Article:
This past Saturday Andie and I participated in the inaugural Brittany Zimmerman Memorial 5k run/walk down on the shore of Lake Mendota in Madison. Despite some first year teething on the part of the event organizers and some chilly, breezy weather, about 350 of us came out to support Madison Area Crimestoppers and the Zimmerman family. All in all a good time had by all.

Dog Jog 2010

The rain stopped this morning just long enough for the 2010 Madison Dog Jog. The event is an annual fundraiser for the UW School of Veterinary Medicine. The funds go to humane organizations that participate in the vet school's spay/neuter program for shelter animals. It's also the very first organized running event that my wife Andrea and I have participated in.

The dog jog is a nice little two mile run/walk around the park north of the UW hospital near University Bay. The fun, and challenging, part is that it's an event most people do with their dog(s). That means that the course also includes speeding labrador avoidance exercises, poop stops, and detours so your dog can mark every vertical surface along the route. We brought our two Shiba Inus, Hachiko and Inari with us (Hachi's on the right) . After some thought I gave Hachi to Andie because he knows how to walk and run properly on a leash so she wouldn't have to fight him the whole way. That meant that I got Inari, our almost 8 month old puppy who has boundless energy and doesn't quite understand "heel" yet. For just a two miler I found running it out fairly challenging because I had to devote so much concentration and energy to controlling the 15 pound pinball I had on the end of my leash, that I had a hard time running with good form. Also not helping was the fact that I forgot to attach my Nike+ sensor to my huaraches so as it was bouncing around in my jacket pocket it was only recording half the distance travelled, leading me to believe that we had waaaay farther to go that we actually did. I know this affected Andrea's mood a bit, but she stuck it out and pushed hard all the way to the end. I found the finish line a pleasant surprise as I had downshifted to conserve energy. When I was told by one of the volunteers along the route that we were almost done I managed to find the energy to sprint the last 100 meters across the finish line.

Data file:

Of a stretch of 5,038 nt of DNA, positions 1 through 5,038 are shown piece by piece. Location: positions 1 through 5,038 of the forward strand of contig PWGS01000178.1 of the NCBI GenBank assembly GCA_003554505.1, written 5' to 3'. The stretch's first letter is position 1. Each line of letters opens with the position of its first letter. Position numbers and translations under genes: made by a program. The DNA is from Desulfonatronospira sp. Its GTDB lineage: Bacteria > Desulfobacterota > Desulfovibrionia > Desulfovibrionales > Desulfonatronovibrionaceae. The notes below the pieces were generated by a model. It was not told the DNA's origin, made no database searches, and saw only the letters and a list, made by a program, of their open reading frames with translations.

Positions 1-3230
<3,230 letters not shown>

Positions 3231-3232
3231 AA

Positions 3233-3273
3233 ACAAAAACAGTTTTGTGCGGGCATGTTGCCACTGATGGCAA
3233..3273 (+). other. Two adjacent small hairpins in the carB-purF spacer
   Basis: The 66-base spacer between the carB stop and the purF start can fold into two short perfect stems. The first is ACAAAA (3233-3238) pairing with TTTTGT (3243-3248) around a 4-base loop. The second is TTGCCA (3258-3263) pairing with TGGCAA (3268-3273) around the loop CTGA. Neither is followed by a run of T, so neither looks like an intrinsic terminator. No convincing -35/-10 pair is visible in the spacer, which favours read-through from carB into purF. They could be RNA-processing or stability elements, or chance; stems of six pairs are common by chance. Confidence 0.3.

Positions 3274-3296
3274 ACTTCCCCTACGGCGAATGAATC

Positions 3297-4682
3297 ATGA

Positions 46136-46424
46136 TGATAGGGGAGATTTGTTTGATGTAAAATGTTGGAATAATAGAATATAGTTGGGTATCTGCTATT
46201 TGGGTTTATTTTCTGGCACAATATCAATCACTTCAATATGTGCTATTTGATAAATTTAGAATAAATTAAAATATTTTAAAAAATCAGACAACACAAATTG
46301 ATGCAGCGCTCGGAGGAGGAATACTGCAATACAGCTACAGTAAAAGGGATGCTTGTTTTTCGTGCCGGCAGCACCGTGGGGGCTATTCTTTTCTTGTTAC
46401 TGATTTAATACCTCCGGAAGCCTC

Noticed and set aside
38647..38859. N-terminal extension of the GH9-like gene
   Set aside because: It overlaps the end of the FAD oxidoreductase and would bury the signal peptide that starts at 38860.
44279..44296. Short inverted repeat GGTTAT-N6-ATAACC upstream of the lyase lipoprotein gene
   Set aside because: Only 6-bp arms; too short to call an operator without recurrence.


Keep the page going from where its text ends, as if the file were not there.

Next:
Lessons learned: take the time to set up any gear you're brining along, and train the little one to run properly on a leash before the next dog friendly event.

All in all, a good time and I am so proud of Andrea for how well she did. Thanks to all the other participants and I'm sorry if my dog was a little shit to your dog.

Slow down, you're moving too fast


My calves, it seems, like to sing a little Simon and Garfunkel from time to time.

One of the principal challenges faced by most runners who embrace barefoot or minimalist running is the transition to a new running form. Barefoot running forces encourages a mid/forefoot landing coupled with quicker, shorter strides. This loads muscles and connective tissues in ways that the body is not accustomed to if one has historically used a longer, heel-strike running form. Ask anyone who has tried barefoot running, or read any blog on the topic, and you will invariably see some comment about muscle pain in the calf, and sometimes some tenderness in the tendons and ligaments in the foot. Even elite ultradistance runners who regularly run in more minimalist shoes experience the trademark burning calves when they switch to footwear that more closely emulates barefoot running.

The obligatory gear post


As a self professed minimalist/barefoot runner, I have already begun to get questions about what kind of shoes I wear (we'll get to the irony of that in a minute). So, I figured I'd take a moment to get those questions out of the way and talk a little bit about my thoughts on running gear in general.

Beginning at the beginning

A journey of a thousand miles begins with a single step, or so goes the overused, often misattributed, and possibly mistranslated quote by Lao Tzu. But there it is, and I think its use is fitting here. In my case, the journey began with a single mile. Specifically, a mile on a treadmill, in a basement, barefoot.

It started off quite typically really. I had been on the road for over a week for work, and between sitting through lectures for ten hours each day, massive quantities of food, beers in the evenings at the hotel bar, and a wedding thrown in for good measure, I swore I could feel my ass get bigger by the minute as I sat through yet another day of trainings. I had packed a pair of running shoes for my trip, and the hotel had a fitness center. So, like any good American I decided I would go down and run off the bacon and eggs, turkey sandwich with chips, baby back ribs and pint of beer I had wolfed down that day. One mile should do it right?